Enterprising Women: Television Fandom and the Creation of Popular Myth

Enterprising Women: Television Fandom and the Creation of Popular Myth

Enterprising Women: Television Fandom and the Creation of Popular Myth

Enterprising Women: Television Fandom and the Creation of Popular Myth

Synopsis

A study of the worldwide community of fans of Star Trek and other genre television series who create and distribute fiction and art based on their favorite series. This community includes people from all walks of life-housewives, librarians, secretaries, and professors of medieval literature. Ninety percent of its members are women.

Excerpt

A book about women who produce a massive body of literature, art, and criticism about their favorite television and movie characters is of necessity awkward to begin. On the one hand, the ethnographer wants to jump up and down and scream, "Look what I found! A conceptual space where women can come together and create -- to investigate new forms for their art and for their living outside the restrictive boundaries men have placed on women's public behavior! Not a place or a time, but a state of being -- of giving each other permission -- in which each may take freedom of expression into her own hands, wherever she is, whatever else she is doing!"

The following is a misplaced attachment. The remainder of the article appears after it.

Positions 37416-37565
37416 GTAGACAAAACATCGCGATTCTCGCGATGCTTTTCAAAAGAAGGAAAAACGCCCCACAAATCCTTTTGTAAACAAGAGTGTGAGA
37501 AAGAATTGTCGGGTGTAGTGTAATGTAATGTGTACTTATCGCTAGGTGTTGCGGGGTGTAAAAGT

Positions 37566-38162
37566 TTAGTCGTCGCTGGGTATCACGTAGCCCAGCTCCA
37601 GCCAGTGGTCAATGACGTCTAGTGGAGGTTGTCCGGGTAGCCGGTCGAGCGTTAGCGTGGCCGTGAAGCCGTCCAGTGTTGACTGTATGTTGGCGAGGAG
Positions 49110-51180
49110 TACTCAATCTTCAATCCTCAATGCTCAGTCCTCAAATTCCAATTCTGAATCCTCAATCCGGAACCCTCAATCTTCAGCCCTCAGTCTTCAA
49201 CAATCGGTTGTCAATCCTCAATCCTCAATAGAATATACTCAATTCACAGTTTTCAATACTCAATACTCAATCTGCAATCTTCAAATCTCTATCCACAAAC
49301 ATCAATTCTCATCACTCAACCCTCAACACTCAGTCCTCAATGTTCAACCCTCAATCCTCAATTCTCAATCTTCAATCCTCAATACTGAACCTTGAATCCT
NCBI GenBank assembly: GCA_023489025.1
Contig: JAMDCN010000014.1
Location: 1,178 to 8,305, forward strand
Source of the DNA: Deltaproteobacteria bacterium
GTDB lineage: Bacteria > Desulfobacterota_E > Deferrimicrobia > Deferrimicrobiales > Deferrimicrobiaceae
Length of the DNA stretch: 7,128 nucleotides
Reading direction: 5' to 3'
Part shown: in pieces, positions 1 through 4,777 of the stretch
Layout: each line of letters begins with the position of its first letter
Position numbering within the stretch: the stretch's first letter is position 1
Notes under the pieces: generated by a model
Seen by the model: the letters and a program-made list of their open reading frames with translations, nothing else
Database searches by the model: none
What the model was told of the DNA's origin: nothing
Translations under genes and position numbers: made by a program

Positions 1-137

Then a colder mind prevails. The creation of this art, the bending of popular culture artifacts -- in some cases, popular culture icons -- is a subversive act undertaken by housewives and librarians, school- teachers and data input clerks, secretaries and professors of medieval literature, under the very noses of husbands and bosses who would not approve, and children who should not be exposed to such acts of blatant civil disobedience.

Coming together in a hotel ballroom with the rebels in the cause of a women's art/communication system, the researcher feels a tiny thrill of danger. The community is open to anyone willing to participate, but closed to anyone who might jeer, or worse, blow the whistle. A man in a ten-gallon hat approaches and wants to know what is going on. There is a gleam in his eye: he sees only women about. Not all of them are pretty -- some of them are middle-aged, or overweight, or both. They all return his bravado with suspicion. Lois, in her late forties and looking very prim, looks up from her place at the registration . . .

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